Argo Node Resource Manager (NRM) is a daemon running on the compute nodes. It centralizes node management activities such as:
- job management,
- resource management, and
- power management.
Argo uses slices for resource management. Physical resources on the compute nodes are divided into separate partitions. Slices can be used to separate individual components of parallel workloads, in addition to cordoning off system services; this physical separation ensures an improved performance isolation between components. The first figure shows Argo slices dividing node CPU (blue squares) and memory (orange bar) resources between three application components, with an additional partition left aside for system services.
Our slices can currently manage the following:
- CPU cores (hardware threads)
- Memory (including physical memory at sub-NUMA granularity with a patched Linux kernel)
- Kernel task scheduling class
The physical resources are partitioned primarily by using the
cgroupsmechanism of the Linux kernel. Work is under way to extend the management to I/O bandwidth as well as to the partitioning of last-level CPU cache using Intel’s Cache Allocation Technology.
The NRM daemon maps slices to the node’s hardware topology, arbitrating resources between applications and runtime services. Resources can be dynamically reconfigured at run time; interfaces are provided for use from applications and from global services.
Argo slices are meant to be transparent to applications; in particular, they have been tested to work with MPI codes. They do not impede communication between application components, since they do not utilize namespaces; they are also compatible with (and complementary to) container runtimes such as Docker, Singularity, or Shifter.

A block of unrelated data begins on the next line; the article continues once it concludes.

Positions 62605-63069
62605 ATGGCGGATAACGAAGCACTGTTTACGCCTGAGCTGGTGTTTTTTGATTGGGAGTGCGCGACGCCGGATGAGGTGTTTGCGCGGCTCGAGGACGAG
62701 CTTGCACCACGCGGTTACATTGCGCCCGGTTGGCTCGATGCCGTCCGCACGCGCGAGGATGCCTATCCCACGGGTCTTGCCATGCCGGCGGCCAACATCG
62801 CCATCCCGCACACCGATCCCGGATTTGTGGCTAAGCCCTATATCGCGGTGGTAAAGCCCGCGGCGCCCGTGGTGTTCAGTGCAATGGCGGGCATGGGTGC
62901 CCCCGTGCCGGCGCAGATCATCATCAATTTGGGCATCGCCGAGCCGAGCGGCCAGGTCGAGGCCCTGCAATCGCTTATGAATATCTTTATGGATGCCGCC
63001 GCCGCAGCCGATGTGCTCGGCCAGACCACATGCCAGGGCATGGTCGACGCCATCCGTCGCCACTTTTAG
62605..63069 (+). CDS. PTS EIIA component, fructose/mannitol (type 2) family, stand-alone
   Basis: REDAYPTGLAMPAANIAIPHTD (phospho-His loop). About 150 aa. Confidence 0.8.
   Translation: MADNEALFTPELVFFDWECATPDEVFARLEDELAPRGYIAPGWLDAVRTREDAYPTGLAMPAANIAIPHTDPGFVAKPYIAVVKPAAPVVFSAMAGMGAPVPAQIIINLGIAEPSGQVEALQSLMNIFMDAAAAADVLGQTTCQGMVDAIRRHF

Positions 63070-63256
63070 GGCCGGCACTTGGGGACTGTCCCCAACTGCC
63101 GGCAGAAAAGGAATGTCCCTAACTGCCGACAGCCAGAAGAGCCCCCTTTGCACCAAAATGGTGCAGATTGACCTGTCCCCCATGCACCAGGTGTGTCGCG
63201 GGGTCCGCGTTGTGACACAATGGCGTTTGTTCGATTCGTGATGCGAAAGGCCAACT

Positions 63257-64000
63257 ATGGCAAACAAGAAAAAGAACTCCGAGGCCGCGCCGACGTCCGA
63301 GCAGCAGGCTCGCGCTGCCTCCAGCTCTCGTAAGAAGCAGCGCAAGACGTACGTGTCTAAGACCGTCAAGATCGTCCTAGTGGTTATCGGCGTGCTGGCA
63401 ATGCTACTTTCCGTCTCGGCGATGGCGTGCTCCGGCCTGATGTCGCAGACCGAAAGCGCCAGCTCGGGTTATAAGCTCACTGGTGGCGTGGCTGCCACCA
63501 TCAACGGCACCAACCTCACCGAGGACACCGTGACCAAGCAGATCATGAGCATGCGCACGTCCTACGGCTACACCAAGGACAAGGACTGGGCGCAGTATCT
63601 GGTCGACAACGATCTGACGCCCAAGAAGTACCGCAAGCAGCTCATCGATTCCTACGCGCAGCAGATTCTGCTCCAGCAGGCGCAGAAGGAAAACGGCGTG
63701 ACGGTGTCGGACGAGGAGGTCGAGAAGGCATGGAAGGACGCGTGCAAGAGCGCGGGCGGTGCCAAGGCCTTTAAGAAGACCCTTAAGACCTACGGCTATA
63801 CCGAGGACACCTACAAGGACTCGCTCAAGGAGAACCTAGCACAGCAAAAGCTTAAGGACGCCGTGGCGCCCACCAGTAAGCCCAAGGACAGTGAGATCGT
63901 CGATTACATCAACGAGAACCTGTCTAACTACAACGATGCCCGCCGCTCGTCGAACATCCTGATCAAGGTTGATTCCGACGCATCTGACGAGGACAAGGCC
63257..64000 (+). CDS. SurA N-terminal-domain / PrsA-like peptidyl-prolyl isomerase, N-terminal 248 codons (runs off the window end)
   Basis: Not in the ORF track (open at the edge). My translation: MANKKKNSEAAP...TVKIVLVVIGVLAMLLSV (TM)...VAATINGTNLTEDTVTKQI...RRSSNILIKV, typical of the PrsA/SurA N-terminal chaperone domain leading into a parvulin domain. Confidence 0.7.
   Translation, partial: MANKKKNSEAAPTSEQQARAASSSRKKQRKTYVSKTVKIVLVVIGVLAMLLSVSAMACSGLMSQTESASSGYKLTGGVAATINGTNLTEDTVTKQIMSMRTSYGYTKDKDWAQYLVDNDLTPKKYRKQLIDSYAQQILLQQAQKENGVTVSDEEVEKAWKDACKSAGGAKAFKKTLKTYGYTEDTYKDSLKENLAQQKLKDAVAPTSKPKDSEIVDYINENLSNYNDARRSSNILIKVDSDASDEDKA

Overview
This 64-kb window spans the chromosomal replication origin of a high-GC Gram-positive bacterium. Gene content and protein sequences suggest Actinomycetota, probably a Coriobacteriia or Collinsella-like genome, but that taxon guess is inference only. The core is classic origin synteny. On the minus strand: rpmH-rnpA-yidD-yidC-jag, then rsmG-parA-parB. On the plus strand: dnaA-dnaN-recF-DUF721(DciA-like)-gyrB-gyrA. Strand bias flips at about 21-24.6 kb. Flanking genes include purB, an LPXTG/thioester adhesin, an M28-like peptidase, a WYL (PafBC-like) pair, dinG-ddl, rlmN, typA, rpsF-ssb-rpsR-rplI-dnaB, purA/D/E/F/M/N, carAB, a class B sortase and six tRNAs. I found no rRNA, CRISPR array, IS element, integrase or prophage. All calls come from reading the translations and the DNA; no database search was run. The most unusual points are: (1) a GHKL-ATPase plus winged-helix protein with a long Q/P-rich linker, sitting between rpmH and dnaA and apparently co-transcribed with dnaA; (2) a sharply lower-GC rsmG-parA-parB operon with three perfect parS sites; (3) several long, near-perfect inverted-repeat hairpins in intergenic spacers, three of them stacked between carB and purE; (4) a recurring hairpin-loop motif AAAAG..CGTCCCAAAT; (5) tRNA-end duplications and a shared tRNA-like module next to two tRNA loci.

Partitioning node resources can be particularly important for complex workloads consisting of multiple heterogeneous components, for example, coupled codes, simulations running in parallel with in situ analytics, and workflows. If a compute node is shared among multiple workload components (a likely scenario considering the reduced cost of data transfers), these components—if allowed to freely share node resources—could interfere with one another, resulting in suboptimal performance. The figure depicts a complex application workflow we used during an early development of Argo slices.
The NRM daemon also manages power at the node level. As depicted in the figure, it works in a closed control loop, obtaining goals (power limit) from the GRM, acting on application workloads launched within slices by, for example, adjusting the CPU p-states or changing the power cap via the Intel RAPL mechanism, and getting feedback through the monitoring of hardware sensors measuring, for example, power draw, temperature, fan speed, and frequency.
Critical to the success of this approach is the self-reporting by applications. We provide a simple API that application processes can use to periodically update the NRM on their progress. This gives NRM reliable feedback on the efficacy of its power policies, and it can also be used for a more robust identification of the critical path, rather than relying on heuristics based on performance counters.
The final figure shows the results from early experiments with a
bulk-synchronous parallel application-aware power policy on a number of
benchmarks and applications. NRM identifies the critical path across
application phases to dynamically adapt power, showing an energy reduction
of up to 15%.
Pete Beckman, Kamil Iskra, Florence Monna, Swann Perarnau, Valentin Reis, Kazutomo Yoshii (ANL)